Wednesday, July 14, 2004

Scansion is Easy; Stress is Hard

Jonathan:
Complacencies of the peignoir; and late... {Coffee and oranges in a sunny chair}

That line, the first of Wallace Stevens' "Sunday Morning," has five unstressed syllables in a row.
(I define a stressed syllable here as the main stress of a content word.)
Me:

But not five metrically unaccented syllables in a row. That line metrically scans iamb-iamb-trochee-iamb-iamb. Again, knowing that it is almost impossible to have three metrically unaccented syllables in a row, I have to promote "of", which I actually do when reading.

11 comments:

Dr J said...

That's a trickier line that it may initially seem.

This way of reading it works, sorta: com-PLA-cen-CIES of THE peig-NOIR;

as does this, also kinda-sorta: com-PLA-CEN-cies of the PEIG-noir;

as does: com-PLA-CEN-cies {chiasmus} of the PEIG-NOIR;

and even: COM-pla-cen-cies {chiasmus} OF the PEIG-noir.

But I think I'd opt for:

COM-PLA-Cen-cies Of the PEIG-NOIR,

with a declining scale of emphasis over the first four syllables, the "OF" unusually stressed to inject a note of recommencement after the chiasmus, with a rough metrical pattern that looks like this, with two degrees of emphasis for each type of stress/unstress:

\1 \2 ~1 ~2 ~1 ~2 \1 \2

In which case there's a peculiar symmetry at work.

I don't know-- that's an incredibly malleable line, as many lines in Stevens are. Think just of the incredible various possible to the final lines of "The Idea of Order at Key West," and where one accords stress particularly with "keener sounds." (Stevens' readings don't really help, either, in this, his articulations often seeming almost self-parodic.)

But that's also a particular gift of Stevens'-- more than most poets of the 20th c., his use of declentions and pauses is more obviously musical (as in scored, depending on varying degrees of emphasis and tonality) than strictly metrical per se.

My two-cents, for half of what they're actually worth. Cheers.

Dr J said...

Doh! Brain-dead today. "Chiasmus" came out when I obviously meant caesura. Sorry. *hangs head in extreme embarrassment*

Greg said...

Well, I can think you can complicate scansion as much as your heart desires. But, from a writing point of view, I prefer simplification. And I still stand my scan. But the value of a single line's scan is not that much. It's whether the rest of the lines can support it. At least in the writing.

jose said...

Actually I think the simplest option would be to scan it as a perfect iambic line, with the strongest stresses on "-PLA-," "-NOIR," and "LATE"; and intermediate stresses on "-CIES" and "THE."

I'm not sure if there is an extant recording of Stevens reciting this--there probably is--and if so, I think that would probably be the final authority.

jose said...

My original comment appears to have gotten lost in cyberspace, so I apologize if it appears later on.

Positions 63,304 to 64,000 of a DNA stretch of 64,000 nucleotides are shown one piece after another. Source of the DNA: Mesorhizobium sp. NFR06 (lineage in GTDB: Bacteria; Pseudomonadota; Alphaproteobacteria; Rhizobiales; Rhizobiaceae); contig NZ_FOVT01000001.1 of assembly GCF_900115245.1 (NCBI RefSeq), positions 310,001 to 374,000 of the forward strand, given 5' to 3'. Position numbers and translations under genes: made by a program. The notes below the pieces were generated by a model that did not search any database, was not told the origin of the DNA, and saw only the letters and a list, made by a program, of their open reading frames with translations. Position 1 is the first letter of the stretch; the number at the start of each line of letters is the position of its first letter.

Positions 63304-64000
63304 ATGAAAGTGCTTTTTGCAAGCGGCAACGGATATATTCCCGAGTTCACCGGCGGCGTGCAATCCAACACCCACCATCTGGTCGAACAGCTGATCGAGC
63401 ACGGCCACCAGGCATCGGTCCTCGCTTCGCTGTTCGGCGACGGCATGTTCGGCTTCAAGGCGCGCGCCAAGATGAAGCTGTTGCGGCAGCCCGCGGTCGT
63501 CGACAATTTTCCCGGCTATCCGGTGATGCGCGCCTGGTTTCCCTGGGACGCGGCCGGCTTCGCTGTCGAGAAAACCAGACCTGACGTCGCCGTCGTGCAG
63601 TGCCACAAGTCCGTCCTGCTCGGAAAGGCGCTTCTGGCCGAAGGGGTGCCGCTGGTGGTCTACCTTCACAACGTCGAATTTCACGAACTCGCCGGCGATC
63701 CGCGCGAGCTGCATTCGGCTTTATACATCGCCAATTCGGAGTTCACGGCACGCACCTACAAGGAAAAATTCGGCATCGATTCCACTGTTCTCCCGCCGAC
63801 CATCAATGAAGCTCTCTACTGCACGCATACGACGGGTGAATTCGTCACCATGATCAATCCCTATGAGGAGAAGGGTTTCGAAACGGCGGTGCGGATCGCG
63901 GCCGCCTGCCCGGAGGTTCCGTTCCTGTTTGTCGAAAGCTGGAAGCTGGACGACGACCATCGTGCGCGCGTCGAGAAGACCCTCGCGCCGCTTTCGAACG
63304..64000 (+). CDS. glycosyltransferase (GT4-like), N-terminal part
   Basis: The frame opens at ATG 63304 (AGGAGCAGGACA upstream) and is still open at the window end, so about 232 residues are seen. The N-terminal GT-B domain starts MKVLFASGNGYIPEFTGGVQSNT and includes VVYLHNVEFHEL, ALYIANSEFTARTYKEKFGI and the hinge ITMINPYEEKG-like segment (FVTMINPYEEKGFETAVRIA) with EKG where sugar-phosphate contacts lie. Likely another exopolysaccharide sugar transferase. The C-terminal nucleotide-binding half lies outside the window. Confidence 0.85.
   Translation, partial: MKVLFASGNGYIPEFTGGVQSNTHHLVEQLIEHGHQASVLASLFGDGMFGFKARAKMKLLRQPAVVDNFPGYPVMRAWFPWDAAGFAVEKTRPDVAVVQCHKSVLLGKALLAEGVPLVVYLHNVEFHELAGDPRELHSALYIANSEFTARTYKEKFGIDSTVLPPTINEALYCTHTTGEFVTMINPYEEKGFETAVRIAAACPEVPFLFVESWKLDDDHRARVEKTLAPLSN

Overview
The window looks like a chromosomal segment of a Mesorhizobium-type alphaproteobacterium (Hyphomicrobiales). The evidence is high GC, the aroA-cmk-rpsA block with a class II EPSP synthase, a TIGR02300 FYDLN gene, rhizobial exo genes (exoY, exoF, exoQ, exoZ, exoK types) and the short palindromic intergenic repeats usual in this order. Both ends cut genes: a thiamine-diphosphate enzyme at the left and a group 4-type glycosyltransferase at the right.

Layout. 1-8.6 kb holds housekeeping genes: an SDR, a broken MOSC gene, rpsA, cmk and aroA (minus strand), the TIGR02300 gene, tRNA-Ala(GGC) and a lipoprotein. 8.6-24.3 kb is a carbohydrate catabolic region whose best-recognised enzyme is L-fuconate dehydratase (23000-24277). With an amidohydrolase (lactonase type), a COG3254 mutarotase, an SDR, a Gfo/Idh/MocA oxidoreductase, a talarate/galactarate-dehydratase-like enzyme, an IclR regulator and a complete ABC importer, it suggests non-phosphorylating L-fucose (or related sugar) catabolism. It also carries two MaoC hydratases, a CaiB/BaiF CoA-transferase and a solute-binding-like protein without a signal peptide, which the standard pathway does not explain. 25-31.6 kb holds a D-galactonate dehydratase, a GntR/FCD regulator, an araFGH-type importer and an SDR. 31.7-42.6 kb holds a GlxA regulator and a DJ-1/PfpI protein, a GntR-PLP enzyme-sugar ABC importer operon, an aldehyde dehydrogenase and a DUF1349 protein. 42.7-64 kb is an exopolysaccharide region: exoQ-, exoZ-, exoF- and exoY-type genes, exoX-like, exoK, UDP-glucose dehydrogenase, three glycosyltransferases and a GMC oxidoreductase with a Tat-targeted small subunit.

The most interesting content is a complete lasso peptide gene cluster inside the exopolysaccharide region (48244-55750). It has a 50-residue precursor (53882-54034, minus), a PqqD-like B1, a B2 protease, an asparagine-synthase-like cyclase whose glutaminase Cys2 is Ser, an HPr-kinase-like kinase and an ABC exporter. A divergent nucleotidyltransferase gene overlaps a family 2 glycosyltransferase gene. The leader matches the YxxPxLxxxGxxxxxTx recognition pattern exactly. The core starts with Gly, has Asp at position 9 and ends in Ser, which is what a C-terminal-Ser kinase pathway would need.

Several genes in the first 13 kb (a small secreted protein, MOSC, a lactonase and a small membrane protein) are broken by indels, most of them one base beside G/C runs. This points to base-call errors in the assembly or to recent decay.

I was thinking that maybe the simplest scansion, given that "Sunday Morning" is predominantly blank verse, is to treat line 1 as perfectly iambic, with strong stresses on "-PLA-," "-NOIR," and "LATE"; and intermediate stresses on "-CIES," and "THE." Of course, if there is a recording of Stevens reciting the poem--and I'm almost certain there is--I think that would have to be the final authority.

Greg said...

Hmmm. Well, if that was the case, I think "the" should be italicized. "The" is a tough sell to stress for the average reader.

Geof Huth said...

Greg,

At first it seems crazy to hear the "of" as stressed, but I read the line aloud and that is exactly as I read it naturally. But when we "promote" the "of," we are merely doing what our language naturally does; it's more an action of the language than of us as individuals.

Geo

jose said...

What I find tricky is that in most cases "of the" is a pyrrhic foot or the first two syllables of an anapest in most cases. To the best of my knowledge I've never encountered an iamb-trochee combination where the two adjacent stressed syllables are not strong stresses but intermediate ones. Part of me is actually tempted to discern only four beats in the line. It's all those weaker accents in the middle. Aaaghhhh!

Greg said...

Geof, I agree. And if you were to use that 4-level notation on this, you'd get something like:
1-3 1-2 2-1 2-4 1-4
Or something like that I think. I think I'd make the "of" more like a 2.5 :-) Just a mid-line trochee sub. No need for those strange feet to get in the way of simplicity.

jose said...

I think I buy that scansion; I just had never encountered a 1-2 2-1 combination, with stronger stresses nearby; usually it's 1-3 3-1. (I use a three stress-level system, where 2's and 3's on a 4-scale system are virtually indistinguishable.)

Greg said...

Jodie, I'd use a scale to 10 if I could, but I'm overly mathematical sometimes. It's interesting now that I look again: Jonathan was almost right.